Dean Goldbart sent a message to all faculty, staff and students in the College of Natural Sciences about how the college, with guidance from a community-led Action Team, is moving forward to improve inclusion and equity in Texas Science, including for members of our community who are Black, indigenous or people of color.
This year, as communities around the world turned their focus toward finding meaningfully ways to help address historical racial injustices, the College of Natural Sciences, too, has committed to advancing equity and inclusion on the UT Austin campus. Over the summer, the college invited input from faculty, staff and students about strategies our community sees as central for our work to address longstanding disparities and move forward together. To synthesize these ideas and prioritize concerns, an Action Team of 15 members of our faculty, staff and students, primarily but not exclusively representing communities of color, informed and guided the development of a set of college-wide recommended next steps.
The steps recommended by the Action Team are centered around three core themes: recruitment, college climate, and institutional accountability. I regard the work of the Action Team as having powerfully crystalized actionable strategies for the College. Accordingly, their recommendations have been incorporated into the college-wide Strategic Framework, which articulates our focus for the foreseeable future. This web page summarizes our commitments that stemmed from your input and the resulting recommendations from the Action Team.
What are we working on now?
- Continuing and expanding upon recruitment and retention efforts of students, faculty and staff who are Black, indigenous or people of color. Efforts to diversify our community will include:
- developing a postdoc-to-faculty bridge program;
- planning a new visiting scholars' program;
- coordinating cross-sector recruitment events;
- expanding summer research opportunities for prospective undergraduate and graduate students;
- reevaluating application practices (such as standardized tests and application fees) that may unnecessarily stand in the way of qualified and talented students seeking admission; and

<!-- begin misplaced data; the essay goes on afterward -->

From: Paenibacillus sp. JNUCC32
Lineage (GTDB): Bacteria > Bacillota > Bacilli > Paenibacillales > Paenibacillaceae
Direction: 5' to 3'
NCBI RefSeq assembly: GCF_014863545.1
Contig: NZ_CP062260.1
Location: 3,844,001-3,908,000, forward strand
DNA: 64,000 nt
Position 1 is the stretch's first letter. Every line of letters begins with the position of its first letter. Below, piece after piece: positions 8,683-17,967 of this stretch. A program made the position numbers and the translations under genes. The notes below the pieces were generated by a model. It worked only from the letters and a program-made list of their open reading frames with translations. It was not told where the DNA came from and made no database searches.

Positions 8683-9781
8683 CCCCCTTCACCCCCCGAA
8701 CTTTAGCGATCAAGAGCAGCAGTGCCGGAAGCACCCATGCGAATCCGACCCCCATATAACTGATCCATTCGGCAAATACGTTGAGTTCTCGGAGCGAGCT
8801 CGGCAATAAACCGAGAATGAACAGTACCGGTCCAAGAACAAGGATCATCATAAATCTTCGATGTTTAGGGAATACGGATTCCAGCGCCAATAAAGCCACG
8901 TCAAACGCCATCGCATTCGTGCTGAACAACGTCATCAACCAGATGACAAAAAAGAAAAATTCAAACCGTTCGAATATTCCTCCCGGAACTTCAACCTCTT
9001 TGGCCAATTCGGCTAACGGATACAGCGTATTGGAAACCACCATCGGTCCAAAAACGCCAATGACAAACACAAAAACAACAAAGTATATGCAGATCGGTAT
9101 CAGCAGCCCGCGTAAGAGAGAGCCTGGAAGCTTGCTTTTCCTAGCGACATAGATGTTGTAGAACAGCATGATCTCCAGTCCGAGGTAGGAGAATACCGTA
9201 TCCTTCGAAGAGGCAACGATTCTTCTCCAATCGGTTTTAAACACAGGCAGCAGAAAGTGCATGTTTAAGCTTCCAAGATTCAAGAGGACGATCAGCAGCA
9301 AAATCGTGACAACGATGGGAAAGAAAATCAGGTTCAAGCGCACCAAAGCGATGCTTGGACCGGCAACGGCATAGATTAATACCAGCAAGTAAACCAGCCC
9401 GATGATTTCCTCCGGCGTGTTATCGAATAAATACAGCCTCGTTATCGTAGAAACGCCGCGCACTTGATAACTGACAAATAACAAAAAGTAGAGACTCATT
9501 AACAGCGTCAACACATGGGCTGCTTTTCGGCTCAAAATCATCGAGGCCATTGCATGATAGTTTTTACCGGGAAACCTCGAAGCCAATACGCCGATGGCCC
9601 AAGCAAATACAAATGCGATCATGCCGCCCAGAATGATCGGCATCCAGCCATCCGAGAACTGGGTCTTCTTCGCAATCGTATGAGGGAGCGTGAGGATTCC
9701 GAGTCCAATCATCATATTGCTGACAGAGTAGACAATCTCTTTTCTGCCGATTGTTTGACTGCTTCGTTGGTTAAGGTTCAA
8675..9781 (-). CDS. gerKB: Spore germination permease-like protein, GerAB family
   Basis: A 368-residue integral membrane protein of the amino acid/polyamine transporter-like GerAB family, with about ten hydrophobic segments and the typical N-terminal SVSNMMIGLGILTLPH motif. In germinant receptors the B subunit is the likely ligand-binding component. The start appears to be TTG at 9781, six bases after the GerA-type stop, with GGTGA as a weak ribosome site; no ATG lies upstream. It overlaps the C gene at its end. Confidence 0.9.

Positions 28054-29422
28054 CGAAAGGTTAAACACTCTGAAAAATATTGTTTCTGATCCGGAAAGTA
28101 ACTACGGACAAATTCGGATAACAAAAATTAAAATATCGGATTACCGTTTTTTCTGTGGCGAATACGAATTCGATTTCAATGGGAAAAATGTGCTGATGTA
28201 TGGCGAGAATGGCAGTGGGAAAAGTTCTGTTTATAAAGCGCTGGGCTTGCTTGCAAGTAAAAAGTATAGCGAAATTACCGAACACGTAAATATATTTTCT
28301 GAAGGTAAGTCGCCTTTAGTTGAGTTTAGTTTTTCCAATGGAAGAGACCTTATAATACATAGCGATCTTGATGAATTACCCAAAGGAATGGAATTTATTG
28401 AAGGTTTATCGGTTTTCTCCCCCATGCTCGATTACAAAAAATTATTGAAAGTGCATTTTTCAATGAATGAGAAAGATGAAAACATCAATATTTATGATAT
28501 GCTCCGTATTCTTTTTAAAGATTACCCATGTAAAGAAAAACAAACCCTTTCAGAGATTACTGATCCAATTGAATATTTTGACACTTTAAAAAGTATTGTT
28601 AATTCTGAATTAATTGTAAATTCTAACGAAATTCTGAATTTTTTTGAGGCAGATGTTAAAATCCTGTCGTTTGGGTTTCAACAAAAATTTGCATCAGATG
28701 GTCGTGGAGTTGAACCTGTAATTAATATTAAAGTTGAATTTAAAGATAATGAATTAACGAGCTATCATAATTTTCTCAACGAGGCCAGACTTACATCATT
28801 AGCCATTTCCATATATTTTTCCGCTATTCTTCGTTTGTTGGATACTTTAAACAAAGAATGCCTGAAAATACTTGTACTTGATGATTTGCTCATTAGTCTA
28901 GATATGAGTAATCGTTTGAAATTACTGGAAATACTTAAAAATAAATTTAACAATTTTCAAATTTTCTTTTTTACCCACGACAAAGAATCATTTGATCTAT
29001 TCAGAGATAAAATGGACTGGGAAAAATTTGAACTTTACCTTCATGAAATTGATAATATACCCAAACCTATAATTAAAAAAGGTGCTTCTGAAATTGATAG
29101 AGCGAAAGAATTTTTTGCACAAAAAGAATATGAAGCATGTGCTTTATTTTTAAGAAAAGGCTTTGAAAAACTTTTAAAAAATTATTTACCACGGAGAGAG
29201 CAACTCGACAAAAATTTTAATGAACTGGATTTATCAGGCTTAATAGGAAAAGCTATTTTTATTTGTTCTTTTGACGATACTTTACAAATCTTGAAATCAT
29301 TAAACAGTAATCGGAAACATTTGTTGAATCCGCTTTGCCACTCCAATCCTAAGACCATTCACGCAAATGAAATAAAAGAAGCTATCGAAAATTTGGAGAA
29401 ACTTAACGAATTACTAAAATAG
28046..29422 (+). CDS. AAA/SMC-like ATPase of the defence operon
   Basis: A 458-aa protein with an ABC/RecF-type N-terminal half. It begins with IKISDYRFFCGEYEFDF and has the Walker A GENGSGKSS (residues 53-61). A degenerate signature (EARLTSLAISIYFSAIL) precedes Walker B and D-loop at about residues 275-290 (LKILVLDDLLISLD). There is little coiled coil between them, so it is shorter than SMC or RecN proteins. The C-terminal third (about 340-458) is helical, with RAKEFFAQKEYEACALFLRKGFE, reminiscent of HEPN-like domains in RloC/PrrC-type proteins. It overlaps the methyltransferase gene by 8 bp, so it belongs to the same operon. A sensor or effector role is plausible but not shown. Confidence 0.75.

- allocating appropriate resources for fellowships, scholarships, new hires and affiliated outreach efforts.
- Improving the climate in ways that all community members feel safe, supported, included, and seen. This must occur at multiple levels—from departments to individual programs to Dean's Office leadership. These will include strategies to acknowledge the inequitable history in our disciplines and on our campus and strategies to ensure greater attention to the needs of previously marginalized communities:
- new modules in our curriculum (from discipline-specific history lessons to parts of the college's diversity, equity & inclusion concentration); relevant seminar series and evidence-based trainings; and new mentoring and career development programs;
- clear statements of our diversity, equity, and inclusion values, including through prominent displays on campus that provide context about historic injustices at UT and beyond in buildings such as the Physics, Math and Astronomy Building and Painter Hall;
- new efforts to highlight the perspectives, stories and voices of community members from historically marginalized groups, including in college communication, events and regular meetings with college leaders;
- support for expanding engagement with institutions and groups outside of UT that serve communities of color, so that we are intentional in partnering with groups the college has rarely or never reached.
- Improving institutional accountability through evaluation and assessment, data availability and data-informed decision making.This will include:
- establishment of a college assessment task force for data management, reporting, and documentation to oversee ensuring transparency about and strategy for all diversity, equity and inclusion (DEI) assessments, audits, and surveys (e.g., climate surveys, salary equity audits, service equity audits, DEI effort reports, etc.) and to recommend new efforts aimed at better understanding equity issues related to retention and attrition (e.g., compensation audits and strategic exit-interviews before and after departures);
- updating and reinforcing equity-focused teaching policies and practices (e.g., peer assessment teaching forms);
- establishing new processes and resources for valuing DEI efforts, with new opportunities for compensation (e.g., stipends, teaching waivers, and formal volunteer hours) and new and continuing models for accounting for these efforts in promotions, evaluations, and college honors/awards;
- redefinition of systems of providing service credit and value for outreach.